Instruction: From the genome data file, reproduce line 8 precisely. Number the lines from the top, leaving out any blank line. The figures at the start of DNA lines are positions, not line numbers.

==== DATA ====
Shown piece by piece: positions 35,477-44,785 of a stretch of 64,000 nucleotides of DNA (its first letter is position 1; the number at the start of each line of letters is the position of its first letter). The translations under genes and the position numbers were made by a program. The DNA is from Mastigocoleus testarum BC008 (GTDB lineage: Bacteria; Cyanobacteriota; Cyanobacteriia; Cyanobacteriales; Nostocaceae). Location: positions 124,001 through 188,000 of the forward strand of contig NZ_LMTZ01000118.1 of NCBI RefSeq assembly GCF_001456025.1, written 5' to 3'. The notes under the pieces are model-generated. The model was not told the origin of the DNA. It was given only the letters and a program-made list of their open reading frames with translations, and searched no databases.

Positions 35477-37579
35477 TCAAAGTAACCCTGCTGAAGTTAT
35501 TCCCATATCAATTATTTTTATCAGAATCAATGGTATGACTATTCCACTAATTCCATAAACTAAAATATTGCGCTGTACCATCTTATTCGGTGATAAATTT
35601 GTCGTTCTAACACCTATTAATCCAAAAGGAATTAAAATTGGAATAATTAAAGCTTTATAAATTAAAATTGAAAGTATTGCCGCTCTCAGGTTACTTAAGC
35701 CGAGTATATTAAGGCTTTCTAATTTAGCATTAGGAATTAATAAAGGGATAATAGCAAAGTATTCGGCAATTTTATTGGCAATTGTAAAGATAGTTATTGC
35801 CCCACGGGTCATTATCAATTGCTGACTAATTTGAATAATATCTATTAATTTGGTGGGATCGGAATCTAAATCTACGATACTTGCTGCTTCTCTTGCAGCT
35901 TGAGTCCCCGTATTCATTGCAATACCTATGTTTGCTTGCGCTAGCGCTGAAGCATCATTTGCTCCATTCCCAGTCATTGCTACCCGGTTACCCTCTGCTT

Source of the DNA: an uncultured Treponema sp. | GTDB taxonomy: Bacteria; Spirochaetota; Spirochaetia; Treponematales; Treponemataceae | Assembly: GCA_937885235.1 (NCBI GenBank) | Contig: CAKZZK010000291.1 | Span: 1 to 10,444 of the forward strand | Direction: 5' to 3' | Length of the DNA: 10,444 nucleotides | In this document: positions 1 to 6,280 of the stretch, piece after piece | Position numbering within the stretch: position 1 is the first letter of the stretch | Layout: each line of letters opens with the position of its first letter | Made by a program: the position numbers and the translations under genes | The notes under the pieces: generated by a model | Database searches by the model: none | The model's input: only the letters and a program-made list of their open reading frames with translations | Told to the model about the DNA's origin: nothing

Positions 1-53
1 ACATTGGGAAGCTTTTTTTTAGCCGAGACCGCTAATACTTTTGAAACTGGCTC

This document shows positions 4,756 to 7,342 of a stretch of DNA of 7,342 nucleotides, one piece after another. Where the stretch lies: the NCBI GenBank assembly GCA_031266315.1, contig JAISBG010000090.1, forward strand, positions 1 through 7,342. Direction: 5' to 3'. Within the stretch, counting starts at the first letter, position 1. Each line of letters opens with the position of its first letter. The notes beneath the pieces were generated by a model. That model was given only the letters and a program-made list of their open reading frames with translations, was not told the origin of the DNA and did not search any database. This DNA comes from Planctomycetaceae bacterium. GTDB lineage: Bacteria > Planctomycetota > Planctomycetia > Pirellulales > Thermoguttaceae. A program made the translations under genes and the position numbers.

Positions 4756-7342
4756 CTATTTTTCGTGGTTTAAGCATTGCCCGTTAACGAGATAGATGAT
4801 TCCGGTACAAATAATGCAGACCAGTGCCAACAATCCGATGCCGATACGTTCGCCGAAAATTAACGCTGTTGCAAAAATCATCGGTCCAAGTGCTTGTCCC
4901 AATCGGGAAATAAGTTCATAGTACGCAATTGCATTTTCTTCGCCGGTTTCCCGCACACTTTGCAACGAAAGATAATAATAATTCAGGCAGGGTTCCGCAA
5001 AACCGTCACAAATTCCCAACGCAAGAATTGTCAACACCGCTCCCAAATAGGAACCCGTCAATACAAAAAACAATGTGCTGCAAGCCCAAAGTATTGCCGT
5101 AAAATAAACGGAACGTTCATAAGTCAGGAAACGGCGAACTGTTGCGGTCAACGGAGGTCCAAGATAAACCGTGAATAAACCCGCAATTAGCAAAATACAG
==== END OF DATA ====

35901 TGAGTCCCCGTATTCATTGCAATACCTATGTTTGCTTGCGCTAGCGCTGAAGCATCATTTGCTCCATTCCCAGTCATTGCTACCCGGTTACCCTCTGCTT